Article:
Twenty-three players, more or less, failed to earn their paychecks through the Flyers’ first 25 games this season and as a result, John Stevens, a very good hockey man and a champion as a player and head coach lost his job.
Adhering to the sports bromide, “you can’t fire the whole team,” GM Paul Holmgren axed a friend and Flyer-lifer Dec. 4. In making Stevens the fall guy, Holmgren followed what seems to be a modern day tradition in Philadelphia (and elsewhere, unfortunately) to blame the coach first and maybe hold the players accountable later. The Flyers didn’t invent this approach, but since the firing of Terry Murray following a Stanley Cup final appearance in 1997 (remember Murray’s blasphemous accusation “they quit”) it appears Flyers coaches, much like Goldilocks’ problem with the beds in the bears’ house, are either “too hard” or “too soft.”
After the 67-game Wayne Cashman experiment in 1997-98, the Flyers employed “player-friendly” coaches in Roger Nielson and Craig Ramsay. Ramsay took over for Nielson 57 games into the 1999-00 season and went 16-8-1 down the stretch. He then led the Flyers to the Eastern Conference final before losing at home to the eventual Stanley Cup champion New Jersey Devils 2-1 in Game 7.
The following season, with the Flyers sitting at 12-12-4, Ramsay was perceived as too much of a “soft on players” coach and was shown the door. No-nonsense Flyer Hall of Famer Bill Barber replaced Ramsay and went 31-16-7 for the balance of the 2000-01 campaign. The Flyers were eliminated by Buffalo in the first round of the playoffs and Barber won the Jack Adams Award.
The following season, Barber’s team went 42-27-10-3 and opened the playoffs against Ottawa. The Flyers won the first game of the series 1-0 in overtime before losing four straight by a combined score of 11-1. The Orange and Black were shutout in three straight games!
Following the playoff ouster, Flyers players began whining to GM Bob Clarke and the media. Barber wasn’t an “X’s and O’s guy” and he “didn’t practice the power play.” The revolt worked and Barber was dumped. (He became my director of player personnel in Tampa.)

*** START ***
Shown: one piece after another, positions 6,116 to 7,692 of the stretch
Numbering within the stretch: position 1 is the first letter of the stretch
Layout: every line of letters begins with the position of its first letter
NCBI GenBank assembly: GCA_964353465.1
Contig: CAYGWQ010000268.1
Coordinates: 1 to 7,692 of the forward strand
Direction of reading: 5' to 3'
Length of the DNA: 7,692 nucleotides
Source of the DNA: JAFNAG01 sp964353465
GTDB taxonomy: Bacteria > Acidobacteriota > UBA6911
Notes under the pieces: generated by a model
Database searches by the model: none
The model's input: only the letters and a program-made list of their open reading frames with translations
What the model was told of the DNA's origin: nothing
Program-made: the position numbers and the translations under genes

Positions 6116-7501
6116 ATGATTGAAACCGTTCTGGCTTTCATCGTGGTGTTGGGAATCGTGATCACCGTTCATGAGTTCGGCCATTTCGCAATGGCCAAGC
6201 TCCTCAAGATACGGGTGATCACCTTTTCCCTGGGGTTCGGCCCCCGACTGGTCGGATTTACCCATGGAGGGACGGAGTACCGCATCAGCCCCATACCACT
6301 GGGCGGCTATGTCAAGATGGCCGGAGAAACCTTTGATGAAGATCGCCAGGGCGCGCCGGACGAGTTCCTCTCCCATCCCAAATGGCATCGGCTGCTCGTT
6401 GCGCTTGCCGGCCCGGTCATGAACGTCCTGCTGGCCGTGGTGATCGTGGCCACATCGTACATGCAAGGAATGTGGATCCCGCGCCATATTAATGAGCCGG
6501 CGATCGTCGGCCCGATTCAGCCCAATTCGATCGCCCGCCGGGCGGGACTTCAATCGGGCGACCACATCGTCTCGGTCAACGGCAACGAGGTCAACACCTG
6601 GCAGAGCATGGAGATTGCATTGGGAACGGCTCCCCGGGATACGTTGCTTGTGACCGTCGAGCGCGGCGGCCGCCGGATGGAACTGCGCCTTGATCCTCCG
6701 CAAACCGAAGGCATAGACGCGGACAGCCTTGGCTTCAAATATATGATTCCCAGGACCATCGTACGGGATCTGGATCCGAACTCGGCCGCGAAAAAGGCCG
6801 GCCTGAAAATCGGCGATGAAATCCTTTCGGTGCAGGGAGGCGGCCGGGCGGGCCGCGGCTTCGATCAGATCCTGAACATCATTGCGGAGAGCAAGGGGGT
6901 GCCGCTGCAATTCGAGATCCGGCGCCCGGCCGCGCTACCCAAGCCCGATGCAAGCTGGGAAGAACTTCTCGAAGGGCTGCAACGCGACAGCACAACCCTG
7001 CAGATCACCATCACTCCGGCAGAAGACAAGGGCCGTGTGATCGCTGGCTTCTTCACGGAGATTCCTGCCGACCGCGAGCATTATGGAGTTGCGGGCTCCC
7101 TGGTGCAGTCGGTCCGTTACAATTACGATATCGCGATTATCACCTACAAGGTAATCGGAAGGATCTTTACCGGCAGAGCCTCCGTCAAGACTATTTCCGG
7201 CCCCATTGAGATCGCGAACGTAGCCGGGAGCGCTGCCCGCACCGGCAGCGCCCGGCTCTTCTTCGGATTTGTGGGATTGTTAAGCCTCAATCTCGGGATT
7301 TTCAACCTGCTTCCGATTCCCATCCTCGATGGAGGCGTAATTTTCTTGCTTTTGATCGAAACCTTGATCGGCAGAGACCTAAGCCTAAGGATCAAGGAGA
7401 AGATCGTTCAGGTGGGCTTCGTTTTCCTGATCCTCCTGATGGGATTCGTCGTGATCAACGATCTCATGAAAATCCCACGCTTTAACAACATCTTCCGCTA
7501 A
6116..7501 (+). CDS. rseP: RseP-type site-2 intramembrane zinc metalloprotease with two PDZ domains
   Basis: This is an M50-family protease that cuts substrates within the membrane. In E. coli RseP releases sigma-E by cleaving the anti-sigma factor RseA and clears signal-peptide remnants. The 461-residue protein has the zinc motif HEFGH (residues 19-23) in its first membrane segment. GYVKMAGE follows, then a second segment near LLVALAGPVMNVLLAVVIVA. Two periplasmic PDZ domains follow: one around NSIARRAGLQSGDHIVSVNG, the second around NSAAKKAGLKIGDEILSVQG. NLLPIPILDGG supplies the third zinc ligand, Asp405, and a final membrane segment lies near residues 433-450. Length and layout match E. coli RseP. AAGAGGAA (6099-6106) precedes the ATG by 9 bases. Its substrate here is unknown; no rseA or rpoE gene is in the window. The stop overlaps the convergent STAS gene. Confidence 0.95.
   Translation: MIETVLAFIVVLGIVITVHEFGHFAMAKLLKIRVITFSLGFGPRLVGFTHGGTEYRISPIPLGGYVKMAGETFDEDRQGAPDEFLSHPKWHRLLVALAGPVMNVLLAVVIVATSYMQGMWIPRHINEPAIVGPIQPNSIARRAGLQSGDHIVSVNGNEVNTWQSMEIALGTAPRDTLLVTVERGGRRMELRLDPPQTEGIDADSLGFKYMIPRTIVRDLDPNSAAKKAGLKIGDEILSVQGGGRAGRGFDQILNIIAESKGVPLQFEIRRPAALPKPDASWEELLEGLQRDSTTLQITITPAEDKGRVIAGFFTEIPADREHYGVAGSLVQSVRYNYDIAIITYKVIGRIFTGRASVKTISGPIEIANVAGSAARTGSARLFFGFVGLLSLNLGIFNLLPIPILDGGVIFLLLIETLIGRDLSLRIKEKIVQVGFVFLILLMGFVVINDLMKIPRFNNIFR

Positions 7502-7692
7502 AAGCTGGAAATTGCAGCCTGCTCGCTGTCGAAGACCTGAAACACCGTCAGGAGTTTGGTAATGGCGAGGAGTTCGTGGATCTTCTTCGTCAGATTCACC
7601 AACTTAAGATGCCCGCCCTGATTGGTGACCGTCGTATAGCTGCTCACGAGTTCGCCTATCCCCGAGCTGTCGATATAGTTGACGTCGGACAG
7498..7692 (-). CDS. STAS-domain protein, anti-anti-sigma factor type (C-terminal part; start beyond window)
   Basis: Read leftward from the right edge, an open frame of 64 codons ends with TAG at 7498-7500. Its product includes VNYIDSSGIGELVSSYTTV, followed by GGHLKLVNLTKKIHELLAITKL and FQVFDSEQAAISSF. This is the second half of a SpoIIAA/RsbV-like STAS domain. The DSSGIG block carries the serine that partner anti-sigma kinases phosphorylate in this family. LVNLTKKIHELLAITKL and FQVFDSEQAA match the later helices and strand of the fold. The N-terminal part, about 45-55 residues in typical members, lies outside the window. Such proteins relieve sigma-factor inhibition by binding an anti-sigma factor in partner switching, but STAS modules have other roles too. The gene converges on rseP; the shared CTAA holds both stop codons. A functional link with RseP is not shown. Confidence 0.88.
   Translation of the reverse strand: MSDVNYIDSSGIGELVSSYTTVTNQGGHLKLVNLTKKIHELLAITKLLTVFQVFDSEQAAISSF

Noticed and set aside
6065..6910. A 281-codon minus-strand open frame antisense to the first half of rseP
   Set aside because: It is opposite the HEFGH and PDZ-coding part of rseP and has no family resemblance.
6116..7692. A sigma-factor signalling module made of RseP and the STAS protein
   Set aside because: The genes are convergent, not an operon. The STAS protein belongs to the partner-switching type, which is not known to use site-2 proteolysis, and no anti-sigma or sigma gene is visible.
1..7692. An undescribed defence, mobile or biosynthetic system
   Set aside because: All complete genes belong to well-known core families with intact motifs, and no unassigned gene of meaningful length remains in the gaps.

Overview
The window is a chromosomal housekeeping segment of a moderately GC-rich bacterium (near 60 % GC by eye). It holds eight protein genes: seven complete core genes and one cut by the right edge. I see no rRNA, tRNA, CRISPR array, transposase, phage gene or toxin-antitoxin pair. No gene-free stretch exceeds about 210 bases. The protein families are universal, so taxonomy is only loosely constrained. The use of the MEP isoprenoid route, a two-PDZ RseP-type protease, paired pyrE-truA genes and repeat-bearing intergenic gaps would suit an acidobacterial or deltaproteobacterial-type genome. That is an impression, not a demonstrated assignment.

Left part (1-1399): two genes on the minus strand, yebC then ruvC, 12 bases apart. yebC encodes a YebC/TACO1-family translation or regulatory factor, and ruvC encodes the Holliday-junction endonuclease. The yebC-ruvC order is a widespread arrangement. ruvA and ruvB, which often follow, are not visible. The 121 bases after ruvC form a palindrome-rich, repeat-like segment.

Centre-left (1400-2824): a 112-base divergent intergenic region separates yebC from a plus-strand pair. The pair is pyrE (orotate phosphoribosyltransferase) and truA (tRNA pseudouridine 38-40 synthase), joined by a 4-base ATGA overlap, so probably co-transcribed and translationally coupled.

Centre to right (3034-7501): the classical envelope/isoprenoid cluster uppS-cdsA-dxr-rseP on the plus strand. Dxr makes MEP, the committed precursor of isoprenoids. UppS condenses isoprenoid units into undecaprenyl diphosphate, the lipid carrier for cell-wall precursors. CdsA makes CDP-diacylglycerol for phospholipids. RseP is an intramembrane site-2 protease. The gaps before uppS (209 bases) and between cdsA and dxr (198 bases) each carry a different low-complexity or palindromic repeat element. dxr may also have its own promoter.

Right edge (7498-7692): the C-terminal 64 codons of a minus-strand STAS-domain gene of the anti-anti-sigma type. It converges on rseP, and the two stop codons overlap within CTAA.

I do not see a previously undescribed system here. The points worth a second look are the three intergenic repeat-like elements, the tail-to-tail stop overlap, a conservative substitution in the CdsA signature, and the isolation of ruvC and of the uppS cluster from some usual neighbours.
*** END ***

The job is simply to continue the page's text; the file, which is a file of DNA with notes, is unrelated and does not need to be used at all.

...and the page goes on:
When Clarke hired former Stanley Cup champion Ken Hitchcock to replace Barber, some players had to wonder if they had gone from the frying pan into the fire. Hitchcock lasted until the start of the 2006-07 season when it was determined after eight games a more “player-friendly” approach was needed and Stevens was given the job. Stevens went 120-109-36 in Philly and was 13-11-1 when fired.
Once again, the Flyers have moved from a “good cop” coach to a “bad cop” coach by hiring the demanding Peter Laviolette, another Stanley Cup champion. Meanwhile, the players remain the same. In fact, Laviolette’s putative No. 1 goaltender now that Ray Emery is on the IR is the very same Brian Boucher who helped run Barber out of town back in 2002.
Terry Murray, Craig Ramsay, Bill Barber, Ken Hitchcock and John Stevens. Good men all jettisoned because players failed to do their jobs. Peter Laviolette is a good man, too: How long will he survive in Philly? Which player(s) will he anger and send fleeing to the GM or media for succor? How long until the employees demand a softer, more gentle touch?
Cue another “player-friendly” coach or, better yet, demand the players start turning their pointer fingers inward for a change. I wonder what would happen in Philadelphia if management decided to “fire” some of those guys next time?
Jay Feaster is a former GM of the Tampa Bay Lightning, where he took over in 2002 and helped build the team into a Stanley Cup champion in 2004. As he did last season, he will blog on THN.com throughout the 2009-10 campaign. Read his other entries HERE.